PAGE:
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  • Writer's pictureBreanna Mills R.D.

Mealtime Problem Solving

Author: Breanna Mills R.D.

In recovery from an eating disorder, mealtimes may be difficult and a source of distress. Consuming regular meals is vital for recovery, but even those who do not struggle with an eating disorder have times where life circumstances may create barriers to eating. What happens when mealtimes are stressful, or life events make it harder to follow through? How can you continue to follow through with regular intake and respond in a proactive recovery way? Below are some common scenarios and some ideas for how to navigate them.

You do not Feel like Cooking

Everyone, even those who do not struggle with an eating disorder, have times where they do not want to cook. In recovery, it is important to consider whether the eating disorder is trying to convince you that you do not feel like cooking as a way to miss out on a meal or snack. If cooking is feeling too difficult for you, there are other options to ensure you are getting what you need. This could be a great opportunity to ask for support from a friend, family member, partner, roommate, etc. Support may look like asking someone to help you out and prepare something or act as your sous-chef. Takeout is also another great option for when you do not feel like cooking.

Low Hunger Cues

Hunger cues may not always be present or reliable, especially at the beginning stages of recovery. Anxiety, stress, sickness, and many other circumstances can cause hunger cues to disappear or quiet down. When we do not feel hungry, we can focus on mechanical eating. Eating mechanically helps to ensure that we are providing our bodies with the nourishment that is needed.

Feeling Unwell

There are certainly going to be times in recovery where you may feel unwell. Perhaps you are tired or exhausted from a long day at work, you are experiencing physical pain, or maybe you are experiencing sickness. We may feel unwell for a variety of reasons but despite these reasons, our bodies still need fuel and nourishment. Some solutions for feeling unwell may be having quick and easy options available, having pre-prepared meals ready, or even having a menu or plan for your meals that makes the choice of what to have easier in a stressful moment. If you are sick, it is still incredibly important to continue to nourish yourself. In these times, it may be more helpful to focus on foods that feel more tolerable. One caveat to sickness is ensuring that the eating disorder is not prolonging sickness and that you are reintroducing foods as you feel able.

High Emotions

Recovery from an eating disorder is hard and it is very normal to experience high emotions. In these moments, the eating disorder may want you to miss out on meals or snacks to cope with emotions; however, regular intake is still essential even when our emotions are high. To navigate high emotions around meal or snack time, it may be helpful to journal, meditate, or any other activity you find helpful to help ground yourself before eating. Distraction can be another great strategy to get you through these tough moments, as well as reaching out for support.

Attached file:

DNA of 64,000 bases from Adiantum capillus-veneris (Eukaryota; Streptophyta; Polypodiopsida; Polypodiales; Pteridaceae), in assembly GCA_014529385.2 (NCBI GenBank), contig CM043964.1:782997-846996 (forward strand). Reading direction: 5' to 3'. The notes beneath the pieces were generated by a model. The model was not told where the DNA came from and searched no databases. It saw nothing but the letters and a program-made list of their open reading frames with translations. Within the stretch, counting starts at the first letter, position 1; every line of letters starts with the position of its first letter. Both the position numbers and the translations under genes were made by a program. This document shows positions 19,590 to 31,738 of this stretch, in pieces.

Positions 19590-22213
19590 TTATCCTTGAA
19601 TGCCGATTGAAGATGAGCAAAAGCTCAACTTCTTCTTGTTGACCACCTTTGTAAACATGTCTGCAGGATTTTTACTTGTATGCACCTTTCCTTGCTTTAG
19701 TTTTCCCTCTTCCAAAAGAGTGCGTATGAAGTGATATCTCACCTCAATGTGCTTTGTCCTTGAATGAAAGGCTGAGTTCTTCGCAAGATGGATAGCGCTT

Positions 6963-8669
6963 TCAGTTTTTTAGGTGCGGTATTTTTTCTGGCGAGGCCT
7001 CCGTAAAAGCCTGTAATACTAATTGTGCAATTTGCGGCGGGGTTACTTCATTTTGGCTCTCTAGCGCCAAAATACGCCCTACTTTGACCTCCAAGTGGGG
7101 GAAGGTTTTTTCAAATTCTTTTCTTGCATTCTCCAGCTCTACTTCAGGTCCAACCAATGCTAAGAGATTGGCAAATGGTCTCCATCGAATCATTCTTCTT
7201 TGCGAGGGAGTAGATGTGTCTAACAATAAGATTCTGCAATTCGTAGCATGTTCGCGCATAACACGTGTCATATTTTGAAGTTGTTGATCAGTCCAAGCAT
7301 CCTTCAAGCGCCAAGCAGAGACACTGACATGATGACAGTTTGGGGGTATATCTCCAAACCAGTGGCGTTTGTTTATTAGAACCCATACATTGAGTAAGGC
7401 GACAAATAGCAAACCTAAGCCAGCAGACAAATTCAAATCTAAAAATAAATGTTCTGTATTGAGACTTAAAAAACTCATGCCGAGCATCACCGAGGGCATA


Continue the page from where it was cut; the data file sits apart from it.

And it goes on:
Change of Plans

Unfortunately, no matter how well we plan, things happen. Maybe you planned a food challenge, and the restaurant does not have what you wanted to order. You might also have had a plan and find it is too stressful to follow through in the moment. Any situation where there are changes to a plan can be a great opportunity to practice flexibility. We may not have control over what happens, but the most important thing is moving forward. You may want to pause, breathe, and ground yourself to see that there are other options. For example, there may be something on the menu that is equally challenging and delicious that you could have. In these moments, we can meet ourselves halfway. If you are not able to do what you planned to do, there may still be an opportunity to challenge the eating disorder.

The eating disorder says you ate “too much”

You just finished a delicious meal or snack and are feeling full. The eating disorder may try and distort fullness and say that you ate too much and then need to compensate somehow. “Too much” is a catch-all phrase that the eating disorder likes to use, but what is too much? Often too much is difficult to define. Fullness is a temporary sensation that will pass. Even if you finish a meal or snack and do feel overly full, this will ease with time and you will be hungry again for the next meal or snack.

Throughout recovery, there will inevitably be challenging mealtimes. By taking positive recovery steps in these difficult times, you will continue to challenge the eating disorder and give your body the nourishment and fuel that it needs.


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